Open Door

AR Authors, Guest Posts, Open Door

Wesley Chu on Open Doors

As you know, we’re about to embark on our #AROpenDoor2017 (yes, we’ve hashtagged it, go with us on this). So far we’ve told you what we want, what we don’t want, and given you some top notch, high quality robot GIFs, you lucky ducks!

But what about author experience of the process? Well right now, for your reading pleasure, we’ve a little blog post from our 2011 Open Door alumni, Wesley Chu. You may know Wes’ name as he now has three successful series under his belt, with one currently in development for TV and the another for the big

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Open Door

Open Door 2017: Send us your novel!

Huzzah! For two months only we are relaxing our normally strict procedures, and anyone can submit a novel to Angry Robot. Yes, the 2017 Open Door period is incoming.

WHAT?          Unpublished novels
FROM?          Authors who do not have a literary agent
GENRE           Science fiction and/or fantasy
FINISHED?     Yes, finished, full manuscripts only
LENGTH?       70,000-130,000 words, no exceptions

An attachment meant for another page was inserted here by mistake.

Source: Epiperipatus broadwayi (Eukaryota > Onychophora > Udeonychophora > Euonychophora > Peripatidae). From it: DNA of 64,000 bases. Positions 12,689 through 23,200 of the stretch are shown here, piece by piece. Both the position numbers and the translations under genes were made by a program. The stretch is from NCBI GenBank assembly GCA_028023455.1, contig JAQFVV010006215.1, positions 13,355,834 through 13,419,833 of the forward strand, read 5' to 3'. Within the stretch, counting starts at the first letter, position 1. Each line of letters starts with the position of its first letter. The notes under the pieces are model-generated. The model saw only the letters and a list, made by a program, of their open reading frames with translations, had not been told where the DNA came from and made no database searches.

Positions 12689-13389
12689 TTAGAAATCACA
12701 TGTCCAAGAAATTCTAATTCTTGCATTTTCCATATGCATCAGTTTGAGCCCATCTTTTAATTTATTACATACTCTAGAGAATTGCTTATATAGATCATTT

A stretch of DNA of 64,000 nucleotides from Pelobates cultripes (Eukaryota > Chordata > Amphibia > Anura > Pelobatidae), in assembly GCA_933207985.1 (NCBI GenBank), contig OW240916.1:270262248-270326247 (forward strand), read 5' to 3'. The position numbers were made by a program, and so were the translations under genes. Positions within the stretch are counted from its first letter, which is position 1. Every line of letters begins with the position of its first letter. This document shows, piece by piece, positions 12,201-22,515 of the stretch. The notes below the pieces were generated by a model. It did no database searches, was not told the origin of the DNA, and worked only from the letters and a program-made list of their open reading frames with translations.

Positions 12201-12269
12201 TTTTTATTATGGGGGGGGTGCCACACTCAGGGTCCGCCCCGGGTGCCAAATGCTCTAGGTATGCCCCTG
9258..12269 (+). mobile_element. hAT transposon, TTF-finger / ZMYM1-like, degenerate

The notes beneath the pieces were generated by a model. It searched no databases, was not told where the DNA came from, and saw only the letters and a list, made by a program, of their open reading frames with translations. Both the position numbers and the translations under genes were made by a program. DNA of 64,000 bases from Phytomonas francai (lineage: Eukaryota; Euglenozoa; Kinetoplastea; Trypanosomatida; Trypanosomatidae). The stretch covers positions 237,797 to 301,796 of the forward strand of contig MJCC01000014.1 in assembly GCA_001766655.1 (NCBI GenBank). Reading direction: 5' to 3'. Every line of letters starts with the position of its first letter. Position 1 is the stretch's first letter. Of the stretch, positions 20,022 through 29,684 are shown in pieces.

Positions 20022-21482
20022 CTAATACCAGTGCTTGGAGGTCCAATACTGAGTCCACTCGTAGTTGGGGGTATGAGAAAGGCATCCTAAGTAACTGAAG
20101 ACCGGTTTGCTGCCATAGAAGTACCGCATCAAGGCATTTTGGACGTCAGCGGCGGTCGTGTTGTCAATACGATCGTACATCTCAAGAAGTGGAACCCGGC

WHEN?          Submissions website opens 1st November, closes 31st December 2017

Once the door closes (deep breath) we’ll read them all, every last one. If we like your novel enough to want to publish it,

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AR Authors, Open Door, Writers

Open Door – a personal story from Wesley Chu

As you probably know by now, we’re currently running an Open Door period for unagented submissions.

We’ve found a fair few excellent authors through this process, and in August we told you about a few of them.

Tomorrow, we publish Open Door author Wesley Chu’s second book, The Deaths of Tao.

In Wes’s words:

The Author - Wesley Chu

Eighteen months ago, the raging automatons and I made an alliance to take over the world. With their massive droid army and worldwide distribution, and my Kung-Fu grip and bravely stupid bravery, we’ve embarked on

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Open Door

Pitch Perfect by Lee Harris

robottypeSo you’ve just finished writing your novel. Before I go any further, let me stand and applaud you – I have the utmost respect for any writer, new or established, who goes the whole mile and finishes a manuscript of novel length. Even those books that are less than excellent deserve a hearty round of congratulatory cheers for their creators. Finishing a novel is not easy.

Unfortunately, the hard work doesn’t stop there. Once the novel is written, the next phase of hard

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